SINGAPORE: Singapore’s Oversea-Chinese Banking Corp (OCBC) on Friday (Feb 24) rounded up a record annual results performance from the country’s banks benefiting from higher interest rates, but the outlook is more cautious due to a looming rate peak.
Singapore’s lenders, among the most well capitalised in the world, benefited from an early rebound in the pandemic-hit economy, but higher funding costs and weak wealth management fees have emerged as key risks.
Like DBS, Southeast Asia’s large bank by assets and smaller competitor United Overseas Bank (UOB), second-ranked OCBC warned that global interest rates were likely to peak in the second half of this year.
“Interest rate will continue to rise, but it will plateau off and potentially could come down in the second half of the year,” Ms Helen Wong, OCBC’s Group CEO told analysts and media on Friday after the bank’s net profit rose 34 per cent to S$1.31 billion in October to December from a year earlier.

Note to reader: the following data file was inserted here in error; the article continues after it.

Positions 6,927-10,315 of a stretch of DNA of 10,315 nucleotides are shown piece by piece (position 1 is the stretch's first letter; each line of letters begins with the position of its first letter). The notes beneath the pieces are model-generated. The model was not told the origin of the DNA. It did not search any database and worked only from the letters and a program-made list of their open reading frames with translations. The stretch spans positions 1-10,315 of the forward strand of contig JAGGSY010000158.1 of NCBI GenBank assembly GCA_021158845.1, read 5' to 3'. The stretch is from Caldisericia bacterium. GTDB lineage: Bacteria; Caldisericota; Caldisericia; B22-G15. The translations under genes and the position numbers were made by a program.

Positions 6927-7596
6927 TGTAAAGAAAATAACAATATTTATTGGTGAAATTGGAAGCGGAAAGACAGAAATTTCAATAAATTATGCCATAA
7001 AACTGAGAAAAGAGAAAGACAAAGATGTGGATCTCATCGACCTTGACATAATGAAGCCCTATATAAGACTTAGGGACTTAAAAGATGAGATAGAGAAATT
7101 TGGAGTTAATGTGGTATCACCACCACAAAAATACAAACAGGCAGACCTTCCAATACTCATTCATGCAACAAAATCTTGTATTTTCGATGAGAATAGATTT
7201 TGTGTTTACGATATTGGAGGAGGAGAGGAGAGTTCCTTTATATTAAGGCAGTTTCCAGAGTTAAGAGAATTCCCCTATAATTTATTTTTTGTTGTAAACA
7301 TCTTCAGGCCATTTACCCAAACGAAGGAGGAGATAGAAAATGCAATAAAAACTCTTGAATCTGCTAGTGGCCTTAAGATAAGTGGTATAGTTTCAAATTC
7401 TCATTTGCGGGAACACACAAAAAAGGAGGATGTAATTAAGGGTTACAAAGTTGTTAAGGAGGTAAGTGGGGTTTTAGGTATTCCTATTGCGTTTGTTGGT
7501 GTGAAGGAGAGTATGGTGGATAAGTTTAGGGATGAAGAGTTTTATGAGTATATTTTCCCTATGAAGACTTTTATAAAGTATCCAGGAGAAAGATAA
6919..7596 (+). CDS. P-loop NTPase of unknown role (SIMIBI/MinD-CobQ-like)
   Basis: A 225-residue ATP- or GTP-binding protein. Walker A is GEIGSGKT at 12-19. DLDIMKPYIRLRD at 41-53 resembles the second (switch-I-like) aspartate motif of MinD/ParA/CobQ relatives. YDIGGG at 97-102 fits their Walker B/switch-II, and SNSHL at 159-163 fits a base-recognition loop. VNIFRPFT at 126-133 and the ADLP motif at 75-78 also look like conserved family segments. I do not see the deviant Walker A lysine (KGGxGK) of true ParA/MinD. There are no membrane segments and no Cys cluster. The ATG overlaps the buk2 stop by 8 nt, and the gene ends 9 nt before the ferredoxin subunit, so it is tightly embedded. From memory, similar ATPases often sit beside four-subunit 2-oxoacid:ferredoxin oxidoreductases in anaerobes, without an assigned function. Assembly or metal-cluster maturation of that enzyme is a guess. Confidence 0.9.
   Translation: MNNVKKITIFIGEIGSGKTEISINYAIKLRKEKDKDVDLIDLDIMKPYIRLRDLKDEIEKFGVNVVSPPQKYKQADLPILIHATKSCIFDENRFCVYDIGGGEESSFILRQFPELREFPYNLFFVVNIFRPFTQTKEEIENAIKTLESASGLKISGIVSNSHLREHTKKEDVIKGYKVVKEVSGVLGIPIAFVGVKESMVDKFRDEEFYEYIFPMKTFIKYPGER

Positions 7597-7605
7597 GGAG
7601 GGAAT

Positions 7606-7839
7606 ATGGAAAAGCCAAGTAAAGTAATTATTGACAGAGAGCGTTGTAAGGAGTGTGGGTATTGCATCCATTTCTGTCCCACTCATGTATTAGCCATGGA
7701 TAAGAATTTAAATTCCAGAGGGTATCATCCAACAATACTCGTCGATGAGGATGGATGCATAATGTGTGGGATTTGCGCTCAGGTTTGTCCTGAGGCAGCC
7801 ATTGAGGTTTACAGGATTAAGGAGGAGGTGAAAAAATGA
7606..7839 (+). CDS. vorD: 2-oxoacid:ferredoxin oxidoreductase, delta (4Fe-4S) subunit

However, this missed analyst’s estimates and the profit also fell 19 per cent from the third quarter, sending the bank’s shares down 0.3 per cent in a strong broader market.
OCBC’s non-interest income declined 42 per cent from a year earlier, as wealth management fees were hit by subdued customer investment activities and valuation losses reported by the bank’s insurance business.
However, OCBC’s annual profit rose 18 per cent to a record S$5.75 billion, following record numbers reported by DBS and UOB.
The outlook is more muted.
“The three banks will further improve their profitability in 2023; yet the pace of change will be less significant than last year because of growing funding and operating costs,” said senior credit officer Eugene Tarzimanov from Moody’s Investors Service.